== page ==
3. Are we serving up the right offer?

The best way to achieve this optimization is to constantly elevate the right offer for each person, on the right device and at the perfect time. Companies like Google, Amazon, Facebook and SAP are experts at this kind of hyper-responsiveness, with nearly-infinite capabilities for personalization, depending on the needs of each customer. They continually ask: Do we have an adaptive brand architecture? To win with today’s digitally demanding customers, companies need to maximize all the flexibility available through digital tools, making sure offers are as adaptive and individualized as possible.

Amazon remains a perfect example. Rather than being a monolithic Amazon or a fragmented collection of sub-brands, the brand adapts to its audience, use case or environment. Do you listen to a book at 9 p.m. each night? If so, it’s likely Amazon will push an Audible brand message just before. Recently ordered paper towels? Alexa will check-in to see if you need a refill. Context is king in our world, and successful companies will deliver an adaptive architecture that ensures maximum relevance.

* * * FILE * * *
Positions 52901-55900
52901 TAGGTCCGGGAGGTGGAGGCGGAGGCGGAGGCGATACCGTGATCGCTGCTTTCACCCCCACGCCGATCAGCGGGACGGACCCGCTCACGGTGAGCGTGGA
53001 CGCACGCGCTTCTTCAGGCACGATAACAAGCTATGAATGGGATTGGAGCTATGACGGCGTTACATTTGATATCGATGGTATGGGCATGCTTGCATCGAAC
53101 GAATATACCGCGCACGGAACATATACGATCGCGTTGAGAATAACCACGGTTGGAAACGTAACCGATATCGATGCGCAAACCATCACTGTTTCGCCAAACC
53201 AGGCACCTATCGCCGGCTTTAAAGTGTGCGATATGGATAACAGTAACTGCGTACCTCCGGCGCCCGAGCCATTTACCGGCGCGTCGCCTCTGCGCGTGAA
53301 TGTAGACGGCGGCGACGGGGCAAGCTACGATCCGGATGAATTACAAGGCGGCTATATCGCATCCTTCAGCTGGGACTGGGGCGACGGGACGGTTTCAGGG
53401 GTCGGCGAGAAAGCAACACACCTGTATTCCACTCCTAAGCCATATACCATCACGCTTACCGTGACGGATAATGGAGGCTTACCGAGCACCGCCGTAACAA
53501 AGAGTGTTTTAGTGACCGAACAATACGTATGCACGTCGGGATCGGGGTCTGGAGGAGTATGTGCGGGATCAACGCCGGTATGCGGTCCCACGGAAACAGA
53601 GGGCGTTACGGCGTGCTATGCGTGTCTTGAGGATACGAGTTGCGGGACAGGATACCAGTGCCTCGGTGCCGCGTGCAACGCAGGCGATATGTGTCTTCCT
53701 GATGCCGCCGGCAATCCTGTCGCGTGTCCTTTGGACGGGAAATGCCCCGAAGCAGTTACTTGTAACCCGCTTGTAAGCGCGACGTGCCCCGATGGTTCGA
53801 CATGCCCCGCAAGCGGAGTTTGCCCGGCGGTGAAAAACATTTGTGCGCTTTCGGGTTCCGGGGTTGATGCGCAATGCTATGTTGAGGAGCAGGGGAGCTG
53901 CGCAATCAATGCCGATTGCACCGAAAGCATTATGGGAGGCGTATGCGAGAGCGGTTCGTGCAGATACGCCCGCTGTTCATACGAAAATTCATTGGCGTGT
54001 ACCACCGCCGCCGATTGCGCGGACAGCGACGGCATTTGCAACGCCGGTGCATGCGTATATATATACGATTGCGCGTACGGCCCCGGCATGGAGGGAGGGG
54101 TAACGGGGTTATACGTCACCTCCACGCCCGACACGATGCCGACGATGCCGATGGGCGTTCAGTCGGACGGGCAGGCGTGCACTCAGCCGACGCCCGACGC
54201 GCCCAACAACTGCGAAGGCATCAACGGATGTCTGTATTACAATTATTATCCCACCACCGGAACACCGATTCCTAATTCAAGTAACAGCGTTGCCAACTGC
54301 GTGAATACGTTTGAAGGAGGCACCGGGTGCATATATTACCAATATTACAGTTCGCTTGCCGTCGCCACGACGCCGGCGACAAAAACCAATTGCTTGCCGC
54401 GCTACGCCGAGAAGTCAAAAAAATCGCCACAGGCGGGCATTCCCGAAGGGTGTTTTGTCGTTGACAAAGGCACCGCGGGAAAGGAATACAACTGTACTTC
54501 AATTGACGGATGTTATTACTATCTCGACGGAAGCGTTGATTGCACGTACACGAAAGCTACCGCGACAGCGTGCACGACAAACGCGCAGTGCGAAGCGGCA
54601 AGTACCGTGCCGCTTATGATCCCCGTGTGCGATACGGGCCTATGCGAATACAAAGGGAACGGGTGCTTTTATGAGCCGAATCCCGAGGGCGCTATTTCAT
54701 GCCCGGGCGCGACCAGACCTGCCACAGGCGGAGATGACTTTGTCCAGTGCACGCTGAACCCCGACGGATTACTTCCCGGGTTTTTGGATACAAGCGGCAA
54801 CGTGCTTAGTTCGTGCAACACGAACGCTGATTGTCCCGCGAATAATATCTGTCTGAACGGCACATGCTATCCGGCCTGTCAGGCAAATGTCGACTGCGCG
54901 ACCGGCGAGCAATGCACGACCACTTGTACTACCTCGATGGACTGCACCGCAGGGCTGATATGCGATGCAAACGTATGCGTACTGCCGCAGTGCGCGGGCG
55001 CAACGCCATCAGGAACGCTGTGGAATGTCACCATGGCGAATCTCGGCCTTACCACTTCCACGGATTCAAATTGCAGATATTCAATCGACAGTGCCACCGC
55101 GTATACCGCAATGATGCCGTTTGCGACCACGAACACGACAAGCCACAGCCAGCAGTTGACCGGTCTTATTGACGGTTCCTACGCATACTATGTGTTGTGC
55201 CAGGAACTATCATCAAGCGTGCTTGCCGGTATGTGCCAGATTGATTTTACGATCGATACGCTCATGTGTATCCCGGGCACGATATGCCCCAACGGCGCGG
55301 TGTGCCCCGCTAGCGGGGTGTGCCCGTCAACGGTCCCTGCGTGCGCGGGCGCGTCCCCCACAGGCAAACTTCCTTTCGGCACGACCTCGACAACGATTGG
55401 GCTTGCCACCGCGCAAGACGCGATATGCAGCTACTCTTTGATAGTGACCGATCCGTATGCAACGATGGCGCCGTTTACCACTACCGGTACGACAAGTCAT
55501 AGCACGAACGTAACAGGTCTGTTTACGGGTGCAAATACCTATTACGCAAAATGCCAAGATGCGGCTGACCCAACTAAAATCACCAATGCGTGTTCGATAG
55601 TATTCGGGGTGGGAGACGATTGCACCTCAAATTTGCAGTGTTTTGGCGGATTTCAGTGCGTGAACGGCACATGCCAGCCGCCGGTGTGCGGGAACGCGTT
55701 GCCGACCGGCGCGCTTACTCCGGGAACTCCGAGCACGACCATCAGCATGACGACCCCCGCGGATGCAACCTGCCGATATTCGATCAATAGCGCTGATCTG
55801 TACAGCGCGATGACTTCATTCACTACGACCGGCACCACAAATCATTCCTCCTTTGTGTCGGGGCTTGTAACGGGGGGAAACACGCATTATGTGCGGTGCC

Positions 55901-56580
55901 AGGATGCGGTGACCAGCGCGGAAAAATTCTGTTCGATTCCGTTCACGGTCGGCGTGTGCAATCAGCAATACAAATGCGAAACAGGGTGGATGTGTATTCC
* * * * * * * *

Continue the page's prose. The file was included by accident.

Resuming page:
Older companies don’t have to cede their future to those that came of age as digital natives. Moving forward, all companies–and all brands­–can benefit from a modern portfolio and architecture strategy. And while all companies acknowledge that the future is digital, we’re convinced that those that win are those that also understand that the digital’s primary power is in better serving customers.

For more information on capturing greater value in the M&A, please contact us today.


Healthcare Transformation: How Do We Get There?

On the Healthcare Rap podcast, Jeff Gourdji, co-author of the new book Making the Healthcare Shift, breaks down the 5 necessary shifts for becoming consumer-centric, and how marketing and technology are involved. All that, plus an inside look at launching his book and a shout-out to little moments that make a big difference.

Listen here